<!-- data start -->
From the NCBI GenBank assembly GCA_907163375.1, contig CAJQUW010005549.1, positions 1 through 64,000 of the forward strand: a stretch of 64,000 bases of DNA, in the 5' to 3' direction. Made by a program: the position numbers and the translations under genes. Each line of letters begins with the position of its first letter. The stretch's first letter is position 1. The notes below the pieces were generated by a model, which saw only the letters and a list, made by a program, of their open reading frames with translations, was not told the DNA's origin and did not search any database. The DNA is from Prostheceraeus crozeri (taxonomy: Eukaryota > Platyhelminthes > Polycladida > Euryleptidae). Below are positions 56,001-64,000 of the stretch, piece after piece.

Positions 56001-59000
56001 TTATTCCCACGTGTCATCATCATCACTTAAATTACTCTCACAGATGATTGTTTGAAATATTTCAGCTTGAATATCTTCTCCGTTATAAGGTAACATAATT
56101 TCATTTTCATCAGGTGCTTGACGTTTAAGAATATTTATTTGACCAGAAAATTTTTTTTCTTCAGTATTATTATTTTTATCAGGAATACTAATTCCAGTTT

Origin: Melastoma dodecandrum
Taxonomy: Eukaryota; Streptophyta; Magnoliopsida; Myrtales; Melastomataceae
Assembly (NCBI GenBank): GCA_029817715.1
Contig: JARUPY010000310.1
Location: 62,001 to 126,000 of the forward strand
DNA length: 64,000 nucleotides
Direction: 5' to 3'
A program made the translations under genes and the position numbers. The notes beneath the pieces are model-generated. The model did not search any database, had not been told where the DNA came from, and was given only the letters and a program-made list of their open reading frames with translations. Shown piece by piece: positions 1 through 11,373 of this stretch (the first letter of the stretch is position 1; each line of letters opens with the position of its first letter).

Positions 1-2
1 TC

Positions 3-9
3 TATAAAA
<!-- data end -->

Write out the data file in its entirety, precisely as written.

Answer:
From the NCBI GenBank assembly GCA_907163375.1, contig CAJQUW010005549.1, positions 1 through 64,000 of the forward strand: a stretch of 64,000 bases of DNA, in the 5' to 3' direction. Made by a program: the position numbers and the translations under genes. Each line of letters begins with the position of its first letter. The stretch's first letter is position 1. The notes below the pieces were generated by a model, which saw only the letters and a list, made by a program, of their open reading frames with translations, was not told the DNA's origin and did not search any database. The DNA is from Prostheceraeus crozeri (taxonomy: Eukaryota > Platyhelminthes > Polycladida > Euryleptidae). Below are positions 56,001-64,000 of the stretch, piece after piece.

Positions 56001-59000
56001 TTATTCCCACGTGTCATCATCATCACTTAAATTACTCTCACAGATGATTGTTTGAAATATTTCAGCTTGAATATCTTCTCCGTTATAAGGTAACATAATT
56101 TCATTTTCATCAGGTGCTTGACGTTTAAGAATATTTATTTGACCAGAAAATTTTTTTTCTTCAGTATTATTATTTTTATCAGGAATACTAATTCCAGTTT

Origin: Melastoma dodecandrum
Taxonomy: Eukaryota; Streptophyta; Magnoliopsida; Myrtales; Melastomataceae
Assembly (NCBI GenBank): GCA_029817715.1
Contig: JARUPY010000310.1
Location: 62,001 to 126,000 of the forward strand
DNA length: 64,000 nucleotides
Direction: 5' to 3'
A program made the translations under genes and the position numbers. The notes beneath the pieces are model-generated. The model did not search any database, had not been told where the DNA came from, and was given only the letters and a program-made list of their open reading frames with translations. Shown piece by piece: positions 1 through 11,373 of this stretch (the first letter of the stretch is position 1; each line of letters opens with the position of its first letter).

Positions 1-2
1 TC

Positions 3-9
3 TATAAAA